12 June 2015

Deploying a Windows Service remotely with Powershell

As with any deployment automation, there’s a fair amount of duct tape and chicken wire involved in deploying a Windows Service remotely.

My preferred approach is to compile an installation package that contains the service files, configuration and a Powershell script installer. By “package” I really just mean a bunch of files in a folder. This folder can copied to the server and the installation script executed remotely.

Preparation: Ensuring you can run scripts remotely

To execute a Powershell script remotely you will need to have Windows Remote Management set up on your target environment. You can enable this in an elevated Powershell session using the following commandlet:

Enable-PSRemoting –Force

There’s a further tweak you’ll have to make to Windows Firewall rules. By default any access to remote management is restricted to computers on the same subnet. You can open this up by making an adjustment in Windows Firewall:

  • Open the “Windows Remote Management (HTTP-In)”rule
  • Select the “Scope” tab
  • Check “Any Address” in the “Remote IP addresses” section.

Step one: Copy the files to the remote server

There are many ways to show-horn a set of files onto a remote location, and the net use utility can be used if file sharing is enabled on the target environment. This allows you to create a temporary mapped drive using the following syntax:

net use "\\[COMPUTER]\c$" "[PASSWORD]" /USER:"[USERNAME]" /persistent:no

The errors this utility emits are fairly arcane, but the most common ones are:

  • “System error 53″ – the specified path could not be found
  • “System error 86″ – the username or password are incorrect
  • “System error 5″ – the server is not accepting remote connections

Once your share is up then you can use the Powershell copy-item to move the files, i.e.

Copy-Item [PACKAGEPATH]\* \\[COMPUTER]\c$\installers -recurse

Although the connection will be dropped when you log off, you should try to tidy up after yourself by closing the connection explicitly once you have finished copying the files, i.e.

net use "\\$ComputerName\c$" /USER:"$Username/delete

Step two: Run a deployment script remotely

You can use Powershell remote management to run a script on another server using the invoke-command commandlet. This does require a set of credentials which can be created from a secure string using the script below:

$pw = convertto-securestring -AsPlainText -Force -String "[PASSWORD]"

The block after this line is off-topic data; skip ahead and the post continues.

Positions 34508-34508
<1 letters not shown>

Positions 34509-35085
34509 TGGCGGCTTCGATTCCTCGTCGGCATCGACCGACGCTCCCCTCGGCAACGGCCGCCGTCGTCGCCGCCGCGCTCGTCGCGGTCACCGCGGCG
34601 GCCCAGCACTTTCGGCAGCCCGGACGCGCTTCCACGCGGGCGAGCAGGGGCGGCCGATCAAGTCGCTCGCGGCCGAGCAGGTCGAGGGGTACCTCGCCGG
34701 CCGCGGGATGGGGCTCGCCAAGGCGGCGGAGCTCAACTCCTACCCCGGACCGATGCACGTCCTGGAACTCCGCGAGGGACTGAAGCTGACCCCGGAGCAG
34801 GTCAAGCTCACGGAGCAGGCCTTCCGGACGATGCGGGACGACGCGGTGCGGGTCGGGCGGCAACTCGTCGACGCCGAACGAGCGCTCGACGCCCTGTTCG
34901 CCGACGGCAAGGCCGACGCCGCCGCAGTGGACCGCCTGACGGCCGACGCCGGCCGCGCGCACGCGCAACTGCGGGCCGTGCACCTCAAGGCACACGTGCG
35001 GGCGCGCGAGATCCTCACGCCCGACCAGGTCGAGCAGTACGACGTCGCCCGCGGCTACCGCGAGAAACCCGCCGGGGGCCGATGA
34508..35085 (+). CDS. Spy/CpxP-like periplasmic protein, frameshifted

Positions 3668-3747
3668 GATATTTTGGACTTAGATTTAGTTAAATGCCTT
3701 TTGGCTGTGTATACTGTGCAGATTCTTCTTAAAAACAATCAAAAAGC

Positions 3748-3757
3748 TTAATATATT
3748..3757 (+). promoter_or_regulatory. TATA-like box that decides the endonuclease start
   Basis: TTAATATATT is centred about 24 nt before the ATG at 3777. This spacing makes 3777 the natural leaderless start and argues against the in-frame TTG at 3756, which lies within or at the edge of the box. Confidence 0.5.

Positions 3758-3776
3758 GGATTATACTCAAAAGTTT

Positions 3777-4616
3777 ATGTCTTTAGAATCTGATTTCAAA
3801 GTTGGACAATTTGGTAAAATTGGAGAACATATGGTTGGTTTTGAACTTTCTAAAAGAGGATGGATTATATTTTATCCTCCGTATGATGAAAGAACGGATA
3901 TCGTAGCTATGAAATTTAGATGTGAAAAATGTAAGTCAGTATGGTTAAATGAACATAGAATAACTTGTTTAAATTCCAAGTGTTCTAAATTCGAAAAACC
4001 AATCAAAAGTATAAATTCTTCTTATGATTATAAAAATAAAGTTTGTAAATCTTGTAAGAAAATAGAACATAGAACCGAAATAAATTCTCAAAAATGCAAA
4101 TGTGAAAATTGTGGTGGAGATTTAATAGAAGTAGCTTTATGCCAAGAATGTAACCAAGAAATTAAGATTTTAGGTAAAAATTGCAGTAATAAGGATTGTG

$credentials = new-object -typename System.Management.Automation.PSCredential -argumentlist "[USERNAME]",$pw

The $credentials object can then be supplied to the credentials switch as shown below:

invoke-command -ComputerName [COMPUTER] -Credential $credentials -scriptblock { [STATEMENT TO EXECUTE] }

Care should be taken with the script block element as this will execute in a new context on the remote machine. If you want it to understand any parameters then you will have to specify them explicitly using the –ArgumentList switch.

In the example below, the $ComputerName variable will be available to the remotely executed statement as $computer.

$Parameters = $ComputerName
invoke-command { param($computer) [STATEMENT TO EXECUTE] } -ArgumentList $Parameters

Step three: The deployment script

This is the script that executes in the target environment to actually deploy the service, i.e.

  • Stop the service
  • De-install the service and remove the files
  • Copy over the new service files
  • Install the service

To stop the service you’ll need to get an instance of the service from instrumentation using the Get-WmiObject commandlet. This is preferred to the more direct Get-Service commandlet because it does not throw an error if the service does not exist.

If an instance of the service is returned you can stop it directly using the stop-service commandlet. When stopping a service it’s best to force a short pause to give the service time to close down properly.

$service = Get-WmiObject -Class Win32_Service -Filter "Name = '$ServiceName'"
if ($service -ne $null) 
  $service1 | stop-service -Force
  Start-sleep -s 10

Once you’re certain that the service is closed you can remove it by calling Delete() on the service instance:


To install the service you are better off locating the installutil.exe utility that ships with the .Net framework. You could also consider shipping it with your installation package. Once located, you can install the service by passing the executable path to the utility:

C:\Windows\Microsoft.NET\Framework\v4.0.30319\InstallUtil.exe "$exePath"

Now that you can assume the service is installed you can use Get-Service to start it up:

Get-Service -Name $ServiceName -ComputerName $ComputerName | Set-Service -Status Running

Filed under Development process, Net Framework.